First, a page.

We talked to the Co-Founder of Hater, the dating app for people that hate the same things
“More than anything, people seem to think it’s really fun.”
We are excited to announce the first round of leaders who will bring our 2020 theme HUMAN.X to life at the Broad stage this June (17-18).
In “Modern Romance,” Aziz Ansari argues that the conventional myth of romantic love is a flawed societal construct that has been complicated by technology and, more specifically, the proliferation of choice thanks to texting, social media and—of course—the apps.
It’s a cynical outlook for bright-eyed and bushy-tailed daters, but for realists, this perspective presents breath of fresh air. In a world of constant swiping, matching and un-matching, sometimes the outlook isn’t so sunny. In fact, it’s often quite bleak.
That’s why one Brooklyn-based startup is on a mission to spark love through hate. Aptly called Hater, the newest dating app on the block is approaching the market from a completely different angle. Whereas most existing apps aim to match people on mutual interests and passions, Hater seeks to bring people together over mutual hatreds: slow-walkers, paying extra for guac—and yes, even Donald Trump.
We sat down with Hater co-founder Brendan Alper to learn why he believes the key to finding love is through honesty, even when that candor can be construed as negative, and what the team has been up to ahead of the iOS app’s Feb. 8 launch.
Tell us about your theory that mutual dislikes can bring people closer than shared interests.
The things we hate say a lot about who we are. Sometimes they are petty, or embarrassing, but we’re doing ourselves a disservice by keeping them a secret until a second or third or fourth date. There’s science that says mutual dislikes bring people closer together than mutual interests—but we don’t need science to tell us it’s easier to vibe with someone when you know you both hate chunky peanut butter and Harry Potter. Embracing what we hate, rather than shying away from it, makes for a realer experience.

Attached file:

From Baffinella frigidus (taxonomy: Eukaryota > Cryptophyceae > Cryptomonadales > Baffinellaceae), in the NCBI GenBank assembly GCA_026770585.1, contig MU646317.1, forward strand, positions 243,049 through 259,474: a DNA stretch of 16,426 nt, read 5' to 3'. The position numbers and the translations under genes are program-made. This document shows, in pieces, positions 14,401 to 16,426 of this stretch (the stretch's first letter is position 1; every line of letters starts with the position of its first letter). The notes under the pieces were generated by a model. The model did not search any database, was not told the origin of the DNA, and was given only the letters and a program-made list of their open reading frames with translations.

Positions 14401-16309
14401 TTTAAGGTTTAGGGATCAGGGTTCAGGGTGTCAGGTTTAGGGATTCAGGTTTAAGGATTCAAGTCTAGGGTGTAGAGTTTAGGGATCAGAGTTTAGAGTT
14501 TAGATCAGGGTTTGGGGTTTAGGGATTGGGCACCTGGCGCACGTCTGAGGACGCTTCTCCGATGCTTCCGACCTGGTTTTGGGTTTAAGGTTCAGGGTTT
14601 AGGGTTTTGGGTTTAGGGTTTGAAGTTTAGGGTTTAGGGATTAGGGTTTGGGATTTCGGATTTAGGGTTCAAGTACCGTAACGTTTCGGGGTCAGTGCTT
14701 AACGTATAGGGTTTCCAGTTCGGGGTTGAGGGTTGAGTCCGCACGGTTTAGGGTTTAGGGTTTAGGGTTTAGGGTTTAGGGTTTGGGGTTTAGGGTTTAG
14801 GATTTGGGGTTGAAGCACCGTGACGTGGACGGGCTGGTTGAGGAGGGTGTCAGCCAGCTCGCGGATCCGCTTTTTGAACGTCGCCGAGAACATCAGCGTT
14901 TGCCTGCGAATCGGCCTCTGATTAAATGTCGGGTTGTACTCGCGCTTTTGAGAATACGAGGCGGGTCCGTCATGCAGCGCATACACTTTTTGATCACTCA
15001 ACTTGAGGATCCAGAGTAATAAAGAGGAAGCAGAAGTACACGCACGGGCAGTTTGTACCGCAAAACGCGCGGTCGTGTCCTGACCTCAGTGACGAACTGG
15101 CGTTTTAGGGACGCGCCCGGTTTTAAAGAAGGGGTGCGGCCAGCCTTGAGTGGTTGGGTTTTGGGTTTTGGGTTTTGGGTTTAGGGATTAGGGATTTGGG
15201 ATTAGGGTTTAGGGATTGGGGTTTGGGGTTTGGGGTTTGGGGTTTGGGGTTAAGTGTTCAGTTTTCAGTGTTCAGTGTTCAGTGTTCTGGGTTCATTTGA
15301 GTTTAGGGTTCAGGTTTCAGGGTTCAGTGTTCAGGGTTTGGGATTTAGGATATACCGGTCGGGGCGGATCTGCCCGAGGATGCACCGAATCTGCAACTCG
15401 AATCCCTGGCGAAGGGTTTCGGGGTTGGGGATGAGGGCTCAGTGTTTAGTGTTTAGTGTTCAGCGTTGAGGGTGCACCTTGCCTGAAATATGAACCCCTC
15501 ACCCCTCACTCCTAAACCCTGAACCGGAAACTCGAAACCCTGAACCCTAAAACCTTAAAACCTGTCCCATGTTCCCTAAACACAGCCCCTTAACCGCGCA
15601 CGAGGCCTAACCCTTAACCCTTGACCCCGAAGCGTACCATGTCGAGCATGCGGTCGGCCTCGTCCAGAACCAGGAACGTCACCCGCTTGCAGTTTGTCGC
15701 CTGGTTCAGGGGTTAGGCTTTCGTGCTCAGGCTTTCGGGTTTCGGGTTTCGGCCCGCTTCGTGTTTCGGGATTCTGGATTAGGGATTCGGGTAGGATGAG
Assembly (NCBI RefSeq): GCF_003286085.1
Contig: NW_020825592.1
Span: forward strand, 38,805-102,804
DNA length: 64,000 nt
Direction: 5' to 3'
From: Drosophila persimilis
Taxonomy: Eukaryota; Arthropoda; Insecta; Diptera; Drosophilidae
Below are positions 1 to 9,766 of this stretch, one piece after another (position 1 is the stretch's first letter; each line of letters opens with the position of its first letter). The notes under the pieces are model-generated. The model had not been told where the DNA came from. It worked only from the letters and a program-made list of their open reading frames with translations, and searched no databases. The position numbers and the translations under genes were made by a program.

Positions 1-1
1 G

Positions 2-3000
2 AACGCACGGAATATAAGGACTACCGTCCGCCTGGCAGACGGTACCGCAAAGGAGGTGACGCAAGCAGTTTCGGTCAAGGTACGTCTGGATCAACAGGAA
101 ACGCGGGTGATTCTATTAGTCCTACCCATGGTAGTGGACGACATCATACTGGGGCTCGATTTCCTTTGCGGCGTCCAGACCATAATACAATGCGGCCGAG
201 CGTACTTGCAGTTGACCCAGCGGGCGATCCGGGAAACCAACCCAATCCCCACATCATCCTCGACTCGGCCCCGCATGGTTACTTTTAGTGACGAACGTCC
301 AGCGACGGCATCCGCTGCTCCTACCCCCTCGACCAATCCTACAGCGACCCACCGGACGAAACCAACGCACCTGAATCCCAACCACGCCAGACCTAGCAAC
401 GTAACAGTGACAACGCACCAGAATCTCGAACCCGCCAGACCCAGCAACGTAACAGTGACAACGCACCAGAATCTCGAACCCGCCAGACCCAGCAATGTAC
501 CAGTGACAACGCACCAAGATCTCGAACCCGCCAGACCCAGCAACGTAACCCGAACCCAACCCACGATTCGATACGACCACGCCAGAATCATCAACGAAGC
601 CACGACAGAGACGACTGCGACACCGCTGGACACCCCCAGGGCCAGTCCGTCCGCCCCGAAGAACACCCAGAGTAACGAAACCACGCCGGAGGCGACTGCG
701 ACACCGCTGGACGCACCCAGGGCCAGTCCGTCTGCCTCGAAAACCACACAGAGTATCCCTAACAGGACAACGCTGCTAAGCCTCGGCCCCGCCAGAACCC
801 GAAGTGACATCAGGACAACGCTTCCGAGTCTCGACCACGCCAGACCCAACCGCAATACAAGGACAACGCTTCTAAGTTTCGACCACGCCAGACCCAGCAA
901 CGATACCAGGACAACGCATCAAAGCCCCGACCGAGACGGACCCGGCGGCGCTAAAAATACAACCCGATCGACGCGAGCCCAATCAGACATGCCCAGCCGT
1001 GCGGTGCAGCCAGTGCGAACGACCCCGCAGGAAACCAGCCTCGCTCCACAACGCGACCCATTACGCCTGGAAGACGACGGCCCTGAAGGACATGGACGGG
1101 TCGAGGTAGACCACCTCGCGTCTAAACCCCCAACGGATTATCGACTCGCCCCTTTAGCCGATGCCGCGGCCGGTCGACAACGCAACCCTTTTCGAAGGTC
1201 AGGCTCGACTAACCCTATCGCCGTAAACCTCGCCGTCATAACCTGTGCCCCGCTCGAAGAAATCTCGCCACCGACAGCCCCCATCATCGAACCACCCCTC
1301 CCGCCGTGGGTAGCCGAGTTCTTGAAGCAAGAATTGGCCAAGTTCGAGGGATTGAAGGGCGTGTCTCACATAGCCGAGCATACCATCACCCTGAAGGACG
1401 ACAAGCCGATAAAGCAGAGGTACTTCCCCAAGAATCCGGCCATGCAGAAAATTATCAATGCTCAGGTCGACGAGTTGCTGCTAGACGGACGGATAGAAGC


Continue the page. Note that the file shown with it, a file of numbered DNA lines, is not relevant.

Hater has been in beta mode for a few months now. What has been the feedback so far?
More than anything, people seem to think it’s really fun. We’ve heard stories of friends sitting around and swiping through topics together for hours. Our goal was to create something that people enjoyed, besides just swiping on people… that was definitely our biggest accomplishment.
So, how does Hater work? Walk us through what a first-timer would experience upon downloading your app.
After downloading Hater, you’re presented with a list of random topics that range from “carbs” to “building the wall.” By swiping in one of four directions, you indicate whether you love, hate, like or dislike a given topic—and this information appears in your profile. As you work your way through the topics, Hater uses the data to find your most compatible matches. You can anonymously swipe through the other Haters at any time, but the more topics you answer, the better your recommendations will be.
Why did you decide to launch your company in Brooklyn?
Brooklyn is where Haters thrive. It’s full of people across all walks of life—and yet, mutually hating the G Train and slow-walking tourists have bound us together. I’ve also been living here for awhile, so I couldn’t imagine starting a company anywhere else.
What do you say to critics who might argue that the dating world is negative enough, without an app devoted to disliking things? What’s Hater’s silver lining?
The online dating world is negative because dating apps suck right now. The process has become so formalized and repetitive. We just want people to laugh and have some fun when they meet online—just like in real life.
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